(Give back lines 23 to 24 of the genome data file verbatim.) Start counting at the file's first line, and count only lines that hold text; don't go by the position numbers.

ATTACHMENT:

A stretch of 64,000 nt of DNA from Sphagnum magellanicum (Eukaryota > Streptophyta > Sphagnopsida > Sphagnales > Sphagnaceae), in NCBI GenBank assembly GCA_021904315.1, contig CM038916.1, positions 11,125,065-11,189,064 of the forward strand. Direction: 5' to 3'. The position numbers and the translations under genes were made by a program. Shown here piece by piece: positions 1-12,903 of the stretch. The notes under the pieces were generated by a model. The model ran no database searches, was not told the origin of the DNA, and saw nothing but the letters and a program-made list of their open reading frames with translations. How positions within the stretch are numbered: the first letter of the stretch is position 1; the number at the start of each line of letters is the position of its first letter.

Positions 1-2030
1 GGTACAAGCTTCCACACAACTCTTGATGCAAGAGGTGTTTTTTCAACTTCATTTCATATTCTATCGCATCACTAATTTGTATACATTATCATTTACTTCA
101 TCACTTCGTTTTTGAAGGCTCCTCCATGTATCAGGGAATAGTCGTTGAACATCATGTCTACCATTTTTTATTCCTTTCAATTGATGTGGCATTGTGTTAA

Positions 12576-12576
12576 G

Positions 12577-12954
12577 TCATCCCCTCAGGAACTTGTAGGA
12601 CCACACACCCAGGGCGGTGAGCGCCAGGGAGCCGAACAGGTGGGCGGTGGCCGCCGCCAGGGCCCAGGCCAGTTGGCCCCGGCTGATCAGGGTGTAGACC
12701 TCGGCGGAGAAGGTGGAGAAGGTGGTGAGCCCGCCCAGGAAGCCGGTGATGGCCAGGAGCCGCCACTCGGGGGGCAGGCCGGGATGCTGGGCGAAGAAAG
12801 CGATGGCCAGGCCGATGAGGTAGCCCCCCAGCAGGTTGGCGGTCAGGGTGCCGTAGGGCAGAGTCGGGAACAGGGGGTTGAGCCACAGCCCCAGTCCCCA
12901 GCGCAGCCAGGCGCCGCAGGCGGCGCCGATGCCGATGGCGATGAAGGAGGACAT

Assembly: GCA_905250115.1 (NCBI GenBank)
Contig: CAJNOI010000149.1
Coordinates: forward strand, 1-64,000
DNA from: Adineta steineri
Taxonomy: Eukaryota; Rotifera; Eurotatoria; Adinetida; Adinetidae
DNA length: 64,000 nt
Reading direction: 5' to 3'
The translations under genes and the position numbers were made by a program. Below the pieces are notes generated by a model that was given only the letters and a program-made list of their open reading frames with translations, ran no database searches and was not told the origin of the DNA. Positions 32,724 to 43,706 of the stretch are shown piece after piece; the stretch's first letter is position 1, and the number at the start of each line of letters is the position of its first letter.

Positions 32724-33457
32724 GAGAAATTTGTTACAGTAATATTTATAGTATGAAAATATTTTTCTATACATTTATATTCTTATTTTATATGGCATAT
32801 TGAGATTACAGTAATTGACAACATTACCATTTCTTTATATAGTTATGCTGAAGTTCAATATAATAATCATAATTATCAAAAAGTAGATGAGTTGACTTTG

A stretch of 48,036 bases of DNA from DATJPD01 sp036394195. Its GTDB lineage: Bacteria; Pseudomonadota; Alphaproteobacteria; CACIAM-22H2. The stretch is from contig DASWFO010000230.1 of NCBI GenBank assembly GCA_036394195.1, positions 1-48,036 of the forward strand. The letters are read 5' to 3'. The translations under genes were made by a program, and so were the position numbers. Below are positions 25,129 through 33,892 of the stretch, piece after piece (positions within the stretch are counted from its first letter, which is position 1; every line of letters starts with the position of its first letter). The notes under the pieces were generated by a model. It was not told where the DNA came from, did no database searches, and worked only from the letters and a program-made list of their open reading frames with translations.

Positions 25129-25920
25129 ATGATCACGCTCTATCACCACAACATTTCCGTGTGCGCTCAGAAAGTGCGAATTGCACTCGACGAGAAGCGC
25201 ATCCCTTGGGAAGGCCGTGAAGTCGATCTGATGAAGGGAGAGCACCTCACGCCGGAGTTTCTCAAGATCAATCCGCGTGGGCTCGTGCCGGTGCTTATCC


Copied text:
32801 TGAGATTACAGTAATTGACAACATTACCATTTCTTTATATAGTTATGCTGAAGTTCAATATAATAATCATAATTATCAAAAAGTAGATGAGTTGACTTTG

A stretch of 48,036 bases of DNA from DATJPD01 sp036394195. Its GTDB lineage: Bacteria; Pseudomonadota; Alphaproteobacteria; CACIAM-22H2. The stretch is from contig DASWFO010000230.1 of NCBI GenBank assembly GCA_036394195.1, positions 1-48,036 of the forward strand. The letters are read 5' to 3'. The translations under genes were made by a program, and so were the position numbers. Below are positions 25,129 through 33,892 of the stretch, piece after piece (positions within the stretch are counted from its first letter, which is position 1; every line of letters starts with the position of its first letter). The notes under the pieces were generated by a model. It was not told where the DNA came from, did no database searches, and worked only from the letters and a program-made list of their open reading frames with translations.